4 Ways to Measure the Health of Your Business

Last week we talked about working on the business. Moving your business ahead may require that you step back to gain a healthy perspective. Delegating tasks to others who are equally or more talented at accomplishing them will free up your time to working on marketing, new business opportunities or maybe even a company acquisition.

However, to work on the business, you need a baseline that tells you where you are today and then you can dream about where you’d like to be in the next 1, 3 and 5 years. To do that, give your business a financial health checkup. When’s the last time you gave your business a financial checkup? 2 years ago? Never? An annual check up is a good rule of thumb. If you give your business a health checkup, you will want to see how things are going in these four areas:

  1. Profitability– Gross profit and net profit are two key measurements that indicate your overall health. Further, were you more profitable last year than the year before in dollars and percentage of sales? If you took a step back in either of these areas, it might take some further diagnosis to get to the root of the problem.

2. Asset Quality– The number of days sales you have in accounts receivable can determine the quality/collectability of your accounts receivable. Do any need to be written off? Do you have some clients that are chronic late payers? How about your inventory? Is it turning well or do you need to write some off that you’ve had on the shelf for a longer than normal time? If AR and inventory are turning at a healthy rate consistent with prior years, then great! However, if you had some changes, then you might want to see what they are and why.

3. Liquidity– Liquidity can mean a number of things, but most of my clients look hard at their cash balance to see if they have sufficient liquidity to handle payroll, purchases or other operating expenses as they come due. What did your cash balance do year over last year? Was it up or down and by how much? When companies are growing, cash tends to go down because growth requires cash. I don’t consider the availability on your line of credit as cash. I’m old fashioned, I look at the balance in the bank, but you may differ. Most businesses want to keep between 1 week and 4 weeks worth of sales in cash. If you are growing and don’t see that slowing down in the future, you may want to consider a line of credit of at least one month’s sales. Many business owners attempt to fund growth with internal cash and profits. However, it’s nice to have a safety if you need it.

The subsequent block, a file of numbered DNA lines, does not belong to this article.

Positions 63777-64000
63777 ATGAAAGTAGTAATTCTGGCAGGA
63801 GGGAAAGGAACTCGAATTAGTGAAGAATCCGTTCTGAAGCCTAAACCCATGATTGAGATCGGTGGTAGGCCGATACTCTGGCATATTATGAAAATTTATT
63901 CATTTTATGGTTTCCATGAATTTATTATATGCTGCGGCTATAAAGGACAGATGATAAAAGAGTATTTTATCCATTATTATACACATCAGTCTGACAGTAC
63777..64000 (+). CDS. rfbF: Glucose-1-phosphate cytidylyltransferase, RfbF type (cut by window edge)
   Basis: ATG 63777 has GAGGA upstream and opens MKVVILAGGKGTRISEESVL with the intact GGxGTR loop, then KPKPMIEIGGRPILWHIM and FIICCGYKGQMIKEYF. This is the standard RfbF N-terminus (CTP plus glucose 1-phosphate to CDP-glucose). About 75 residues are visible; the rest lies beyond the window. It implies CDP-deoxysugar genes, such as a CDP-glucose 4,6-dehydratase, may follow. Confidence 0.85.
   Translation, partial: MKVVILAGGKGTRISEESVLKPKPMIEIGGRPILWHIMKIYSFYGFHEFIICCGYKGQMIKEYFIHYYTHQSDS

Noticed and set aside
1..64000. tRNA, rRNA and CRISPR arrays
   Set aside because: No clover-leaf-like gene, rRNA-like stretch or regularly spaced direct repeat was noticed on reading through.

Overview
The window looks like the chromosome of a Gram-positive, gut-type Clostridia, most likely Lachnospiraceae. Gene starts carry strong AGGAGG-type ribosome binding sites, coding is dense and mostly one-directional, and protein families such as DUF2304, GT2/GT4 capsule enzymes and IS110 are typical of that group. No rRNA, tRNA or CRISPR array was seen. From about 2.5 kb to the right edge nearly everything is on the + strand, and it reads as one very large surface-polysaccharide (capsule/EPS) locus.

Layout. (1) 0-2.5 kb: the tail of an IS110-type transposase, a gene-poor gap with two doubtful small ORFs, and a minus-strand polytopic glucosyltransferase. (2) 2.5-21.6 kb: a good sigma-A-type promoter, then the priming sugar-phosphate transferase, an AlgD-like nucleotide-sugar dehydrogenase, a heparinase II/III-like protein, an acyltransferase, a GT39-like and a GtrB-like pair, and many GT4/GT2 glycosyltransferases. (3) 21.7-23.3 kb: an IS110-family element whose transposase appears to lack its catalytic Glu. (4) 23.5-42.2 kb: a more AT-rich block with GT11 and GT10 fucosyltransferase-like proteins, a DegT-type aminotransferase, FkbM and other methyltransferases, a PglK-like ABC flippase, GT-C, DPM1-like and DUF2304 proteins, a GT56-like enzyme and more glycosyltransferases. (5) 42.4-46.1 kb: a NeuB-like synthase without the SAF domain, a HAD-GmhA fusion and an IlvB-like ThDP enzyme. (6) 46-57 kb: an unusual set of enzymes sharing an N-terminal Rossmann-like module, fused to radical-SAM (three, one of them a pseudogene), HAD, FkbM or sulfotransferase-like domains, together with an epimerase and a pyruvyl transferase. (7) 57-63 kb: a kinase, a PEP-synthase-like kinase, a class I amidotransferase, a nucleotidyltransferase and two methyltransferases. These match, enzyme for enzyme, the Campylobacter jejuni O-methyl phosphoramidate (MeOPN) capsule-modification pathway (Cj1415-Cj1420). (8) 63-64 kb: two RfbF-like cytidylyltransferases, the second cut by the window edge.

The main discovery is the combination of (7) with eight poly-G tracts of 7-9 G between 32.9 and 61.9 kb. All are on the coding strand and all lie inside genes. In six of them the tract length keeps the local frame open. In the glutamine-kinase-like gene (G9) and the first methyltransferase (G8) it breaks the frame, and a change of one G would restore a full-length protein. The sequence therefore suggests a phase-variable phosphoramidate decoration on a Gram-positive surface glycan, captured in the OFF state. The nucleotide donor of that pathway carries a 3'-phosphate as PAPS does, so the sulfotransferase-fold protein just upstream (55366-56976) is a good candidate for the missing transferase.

4. Leverage– By definition, leverage is the use of borrowed money to increase sales and earnings.   While leverage may be beneficial in a boom period, when a recession comes and sales go down, there may not be enough cash to cover operating expenses and interest or principal payments. The amount of financial leverage can differ by industry, but most banks like to see a financial leverage ratio of no more than $3 of debt for every $1 of equity.

If you give your business a financial health checkup, you may see 1 or 2 of these areas you may want to work on to improve the overall health of your business. For more information on this topic or to speak about it with one of our consultants, please get in touch. Here’s to a healthy 2018!


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